No post-Olympic hangover for Canada's moguls king Mikael Kingsbury

The 26-year-old from Deux-Montagues, Que., opened his 2018-19 campaign with back-to-back World Cup wins for a head start on what could be his eighth straight crystal globe as the season's overall champion.

26-year-old continues World Cup season in Calgary this weekend

Mikael Kingsbury is seen in Montreal on December 20, 2018. Canada's moguls king is about to hold court in Calgary. (Paul Chiasson/The Canadian Press)

He's won everything there is to win in moguls, yet Mikael Kingsbury still feels driven.

It's common for athletes who stand on the Olympic podium to take a hiatus the following season, or at least skip the first few competitions.

Kingsbury apparently isn't feeling any mental lull after claiming gold in Pyeongchang, South Korea, last year.

The 26-year-old from Deux-Montagues, Que., opened his 2018-19 campaign with back-to-back World Cup wins for a head start on what could be his eighth straight crystal globe as the season's overall champion.

"He finished the Olympic year and when we started working together, he was motivated like I've never seen a guy motivated," Canadian coach Michel Hamelin said.

"It was crazy. He just sees the next level all the time. The next level of being fast, of bigger jumps."

The yellow season leader's bib bearing No. 1 seems permanently affixed to Kingsbury. Wearing it keeps his competitive fires stoked.

'I like wearing that bib'

"I like being chased by other people," Kingsbury said. "I like wearing that bib. I've been wearing it for so long and it just seems right when it's on me."

The moguls king is holding court in Calgary, where he has won seven times in his career. Friday's qualification round precedes Saturday's finals.

The host Canadian team also features 2014 Olympic women's champion Justine Dufour-Lapointe and her sister and silver medallist Chloe Dufour-Lapointe of Montreal.

WATCH Mikael Kingsbury lives for high-intensity moments:

Mikael Kingsbury lives for high-intensity moments

3 years ago
Duration 2:16
The Canadian Olympic champion is still training hard after winning gold at the Pyeongchang games.

Veteran Philippe Marquis of Quebec City will compete for the first time this season. He reached the men's final in Pyeongchang skiing on a left knee that was minus an anterior cruciate ligament.

Marquis underwent surgery to replace his ACL within days of his return.

Brendan Kelly of Pemberton, B.C., Quebec City's Laurent Dumais, Kerrian Chunlaud of Ste-Foy, Que., Ryan Portello of Cochrane, Alta., Simon Lemieux and Gabriel Dufresne of Repentigny, Que., Elliot Vaillancourt of Drummondville, Que., Jordan Kober of Penticton, B.C., and Robbie Andison of Oakville, Ont., will also compete in Friday qualifying.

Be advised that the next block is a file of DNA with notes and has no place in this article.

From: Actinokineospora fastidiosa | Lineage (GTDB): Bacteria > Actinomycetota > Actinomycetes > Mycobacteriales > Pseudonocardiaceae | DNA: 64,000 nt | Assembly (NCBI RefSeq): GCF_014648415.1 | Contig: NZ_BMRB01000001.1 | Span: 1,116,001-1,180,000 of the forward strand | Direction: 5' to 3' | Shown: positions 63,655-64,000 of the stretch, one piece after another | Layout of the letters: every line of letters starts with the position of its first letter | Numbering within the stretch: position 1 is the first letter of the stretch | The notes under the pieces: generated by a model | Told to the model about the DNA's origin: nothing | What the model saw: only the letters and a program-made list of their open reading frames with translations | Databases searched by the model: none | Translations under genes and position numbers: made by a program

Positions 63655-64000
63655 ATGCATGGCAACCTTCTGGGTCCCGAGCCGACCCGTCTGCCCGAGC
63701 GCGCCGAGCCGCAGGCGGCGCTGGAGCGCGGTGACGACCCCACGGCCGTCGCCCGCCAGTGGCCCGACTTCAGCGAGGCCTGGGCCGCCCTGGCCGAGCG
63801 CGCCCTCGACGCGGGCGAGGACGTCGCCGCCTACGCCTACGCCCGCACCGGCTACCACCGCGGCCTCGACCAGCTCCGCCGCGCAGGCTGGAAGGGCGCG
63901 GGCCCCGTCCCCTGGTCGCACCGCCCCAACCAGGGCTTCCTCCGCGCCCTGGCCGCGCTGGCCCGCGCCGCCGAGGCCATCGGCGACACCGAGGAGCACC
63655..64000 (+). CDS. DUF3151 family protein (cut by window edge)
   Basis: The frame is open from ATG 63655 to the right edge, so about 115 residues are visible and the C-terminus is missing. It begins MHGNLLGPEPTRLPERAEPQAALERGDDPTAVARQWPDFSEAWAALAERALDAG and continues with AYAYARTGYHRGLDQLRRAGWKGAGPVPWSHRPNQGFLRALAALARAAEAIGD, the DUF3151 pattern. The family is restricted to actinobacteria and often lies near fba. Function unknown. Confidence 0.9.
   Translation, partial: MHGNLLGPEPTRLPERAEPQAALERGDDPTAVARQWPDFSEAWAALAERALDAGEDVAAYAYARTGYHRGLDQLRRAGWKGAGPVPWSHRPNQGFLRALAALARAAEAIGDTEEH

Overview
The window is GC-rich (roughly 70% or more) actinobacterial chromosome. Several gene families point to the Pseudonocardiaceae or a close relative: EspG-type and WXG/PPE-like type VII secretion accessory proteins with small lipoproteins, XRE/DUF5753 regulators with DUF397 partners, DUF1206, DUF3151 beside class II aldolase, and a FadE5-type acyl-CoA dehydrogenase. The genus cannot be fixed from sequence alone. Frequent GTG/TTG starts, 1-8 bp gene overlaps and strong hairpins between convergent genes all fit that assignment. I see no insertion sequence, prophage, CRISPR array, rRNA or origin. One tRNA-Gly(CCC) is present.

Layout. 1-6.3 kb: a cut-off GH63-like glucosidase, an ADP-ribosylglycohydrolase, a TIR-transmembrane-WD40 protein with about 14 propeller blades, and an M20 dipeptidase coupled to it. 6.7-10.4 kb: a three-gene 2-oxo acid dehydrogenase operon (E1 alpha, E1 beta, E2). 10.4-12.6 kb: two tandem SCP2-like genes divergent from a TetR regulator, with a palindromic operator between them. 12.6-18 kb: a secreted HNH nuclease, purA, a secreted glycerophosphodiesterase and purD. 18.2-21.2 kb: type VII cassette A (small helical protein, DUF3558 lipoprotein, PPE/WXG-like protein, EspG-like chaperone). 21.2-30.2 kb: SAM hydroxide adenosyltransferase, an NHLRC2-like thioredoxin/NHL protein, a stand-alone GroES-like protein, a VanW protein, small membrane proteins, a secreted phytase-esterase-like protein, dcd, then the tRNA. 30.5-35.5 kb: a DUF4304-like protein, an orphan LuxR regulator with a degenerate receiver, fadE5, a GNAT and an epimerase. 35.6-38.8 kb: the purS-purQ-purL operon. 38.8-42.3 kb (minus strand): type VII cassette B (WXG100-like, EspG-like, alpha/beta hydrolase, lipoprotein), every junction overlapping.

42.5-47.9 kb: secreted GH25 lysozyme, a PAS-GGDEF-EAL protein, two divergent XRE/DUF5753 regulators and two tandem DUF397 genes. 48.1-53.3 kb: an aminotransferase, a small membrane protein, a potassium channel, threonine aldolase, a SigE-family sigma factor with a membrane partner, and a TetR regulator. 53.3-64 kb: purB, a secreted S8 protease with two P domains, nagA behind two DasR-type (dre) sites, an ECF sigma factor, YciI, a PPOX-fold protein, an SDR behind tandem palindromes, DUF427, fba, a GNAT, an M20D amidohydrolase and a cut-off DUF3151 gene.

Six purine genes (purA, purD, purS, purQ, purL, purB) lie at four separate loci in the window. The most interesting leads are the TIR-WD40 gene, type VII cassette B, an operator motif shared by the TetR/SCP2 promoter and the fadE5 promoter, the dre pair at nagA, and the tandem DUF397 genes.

The top 16 advance to the Saturday's final with the top six moving onto the super final. Women's qualifying will be held Saturday morning before the elimination rounds.

'I'm getting older for sure'

Kingsbury earned the Lionel Conacher Award as The Canadian Press male athlete of the year for 2018, as well as the Toronto Star's Lou Marsh Trophy as the country's top athlete of the year.

He was the first freestyle skier to win those awards.

Kingsbury made moguls look easy in Thursday's training session with smooth, fast skis and daring acrobatics.

Canadian Mikael Kingsbury skis during the moguls finals at the Phoenix Snow Park at the Pyeongchang 2018 Winter Olympic Games. (Jonathan Hayward/The Canadian Press)

But Kingsbury's durability as an athlete has also contributed to a trophy case that includes an Olympic gold and silver medal, seven world championship medals and a record 52 World Cup victories.

His compact body will require more care over the next quadrennial to the 2022 Winter Games in Beijing.

Kingsbury is entering a phase in his career where the margin between him and a major injury is thinner due to wear and tear on the body, plus age.

"I'm getting older for sure, so I've got to pay attention to the volume I put out there on the slope and how I recover after training," he said.

"I'm not 18 any more and when I crash it hurts a bit more."

Worked hard in off-season

Kingsbury worked hard in off-season training at making his body even more compact.

"For me, I wanted to get a bit lighter. I'm already pretty small, but I put on some more muscle and less fat just to stay more flexible, powerful and quick," he explained.

"At the beginning of the season you can get away with being heavier and stiff, but when you hit that halfpoint of the season . . . you don't want to carry a little injury to the end of the season.

"This is where the crystal globe is won, if you're able to stay healthy until the end and manage to put up some great results at the end. The reason I wanted to be fit is to reach my full potential and ski the way I want. I have a lot of tricks I haven't competed yet that I want to put myself in a position to do."


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